The ‘information market regime’, a theory evolved by Weick (1995), suggests that a market information regime conveys the impression that the information is valid and very important, and that its accessibility creates demand for its use in understanding the market. However, this suggests that information regimes typically take the form of sales reports, and ‘hot selling’ items, which makes this ‘predict and provide’ method invalid due to music being shared in an unauthorised way online, as it means all sales are not recorded, thus meaning the figures are inaccurate.
As we can see in the article written by BBC Blogs, Waters (2009) suggests that sharing music illegally online causes significant damage and means that artists from different backgrounds are not being paid for their professional work, saying that up to ‘800,000 jobs in the creative industry may be threatened – almost half of the entire industry’. However, the government is being advised to force internet providers to place a ban on frequent file sharers, meaning more of a consequence may be put in place.
The article written by Ernestro (2015) agrees with Waters (2009) as it suggests that a strategy has been put in place to ‘curb’ online piracy by sending warnings to frequent file sharers and ‘alleged pirates’. This warning programme is part of the Creative Content UK (CCUK) initiative which is hosting a series of educational campaigns, called “Get it right from a Genuine Site”, encouraging people, especially young people and students, to steer clear of ‘pirate’ sites and to use authorised, approved services instead, thus meaning that copyright holders and industry employees are not facing the detrimental effects that illegal file sharing causes. The initiative intends to measure the consumption of legal and illegal consumption of content in order to create and use statistics as a way of deterring piracy.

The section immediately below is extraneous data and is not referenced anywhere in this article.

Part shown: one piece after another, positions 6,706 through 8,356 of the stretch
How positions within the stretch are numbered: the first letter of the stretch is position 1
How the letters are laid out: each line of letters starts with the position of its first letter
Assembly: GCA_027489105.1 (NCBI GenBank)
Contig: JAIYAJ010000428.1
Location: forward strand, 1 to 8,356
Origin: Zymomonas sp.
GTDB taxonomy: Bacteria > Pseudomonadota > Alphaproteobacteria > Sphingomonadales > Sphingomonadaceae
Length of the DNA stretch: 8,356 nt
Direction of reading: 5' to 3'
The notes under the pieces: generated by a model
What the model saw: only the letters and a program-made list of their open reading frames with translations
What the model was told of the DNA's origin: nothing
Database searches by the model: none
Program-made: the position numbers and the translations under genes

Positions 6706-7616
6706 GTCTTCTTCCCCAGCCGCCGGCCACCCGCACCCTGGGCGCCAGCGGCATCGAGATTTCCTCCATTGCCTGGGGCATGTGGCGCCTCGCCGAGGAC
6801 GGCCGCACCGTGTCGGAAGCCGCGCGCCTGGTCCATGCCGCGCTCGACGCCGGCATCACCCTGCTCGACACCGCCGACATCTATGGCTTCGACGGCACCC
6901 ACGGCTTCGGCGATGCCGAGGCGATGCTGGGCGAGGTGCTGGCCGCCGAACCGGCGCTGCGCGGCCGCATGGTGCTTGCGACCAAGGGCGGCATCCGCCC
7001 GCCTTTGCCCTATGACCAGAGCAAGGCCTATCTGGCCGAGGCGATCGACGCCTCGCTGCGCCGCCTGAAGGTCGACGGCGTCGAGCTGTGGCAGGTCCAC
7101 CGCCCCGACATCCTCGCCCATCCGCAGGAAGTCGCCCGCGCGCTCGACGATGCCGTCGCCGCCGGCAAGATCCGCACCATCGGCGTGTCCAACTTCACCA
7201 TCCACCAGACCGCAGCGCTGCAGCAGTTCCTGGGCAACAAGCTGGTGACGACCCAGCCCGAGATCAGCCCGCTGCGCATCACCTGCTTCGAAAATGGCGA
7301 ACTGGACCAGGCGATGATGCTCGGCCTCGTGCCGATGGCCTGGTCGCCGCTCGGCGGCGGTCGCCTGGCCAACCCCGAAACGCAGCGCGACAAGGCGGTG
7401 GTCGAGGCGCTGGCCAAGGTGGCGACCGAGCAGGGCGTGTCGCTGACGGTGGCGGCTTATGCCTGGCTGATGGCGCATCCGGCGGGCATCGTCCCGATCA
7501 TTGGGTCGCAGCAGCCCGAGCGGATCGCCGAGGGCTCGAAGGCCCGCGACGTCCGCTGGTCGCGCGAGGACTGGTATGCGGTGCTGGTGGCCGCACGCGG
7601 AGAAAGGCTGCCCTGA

The article written by PRS for music (2015) provides more depth into the aims and views of the “Get it Right from a Genuine Site” campaign, especially as it suggests that the ‘1.7 million employees of the creative industries’ may be at risk of job loss due to unauthorised file sharing. It is vital that they are protected from both transgression and copyright so that more can be invested into creating new content for fans to appreciate. Whilst the article largely outlines the disadvantages of piracy, it could be advantageous as it’s encouraging people to ‘make the right choice’ rather than issuing sanctions.
To conclude, the disadvantages of unauthorised file sharing massively outweigh the advantages. Whilst it is advantageous in terms of testing the market for trends and demand, unauthorised file sharing can have some detrimental effects on the creative industries.
The educational campaign, “Get it right from a Genuine Site”, is clearly seeking to reduce piracy and creative industry employees losing both money and their jobs, by aiming to educate the public about unauthorised file sharing to encourage them to use licensed services to share and download music. The campaign has been using a promotional ‘hashtag’ on social media sites to attempt to spread their message. It may be worth further considering the CCUK campaign and their resources when organising your week of debate and raising awareness around internet use.
The article written by PRS for music (2015) mostly outlines the disadvantages of unauthorised sharing of music on the internet. Neville-Rolfe, the Minister for Intellectual Property, suggests that the campaign is helping to improve the UK’s economy and culture, simply by encouraging people to download from genuine sites. This can then help to ensure that by protecting and promoting the future of entertainment that it can help the industry to grow and expand as opposed to shrinking and losing money because of job losses and infringement.
Overall, it is clear to see that there are many disadvantages of unauthorised music sharing, which heavily outweigh any positives there may be. I hope you have found this report useful in outlining the advantages and disadvantages of sharing music online, and that it will be beneficial in creating a week of debate on this topic around good practice and safe internet use.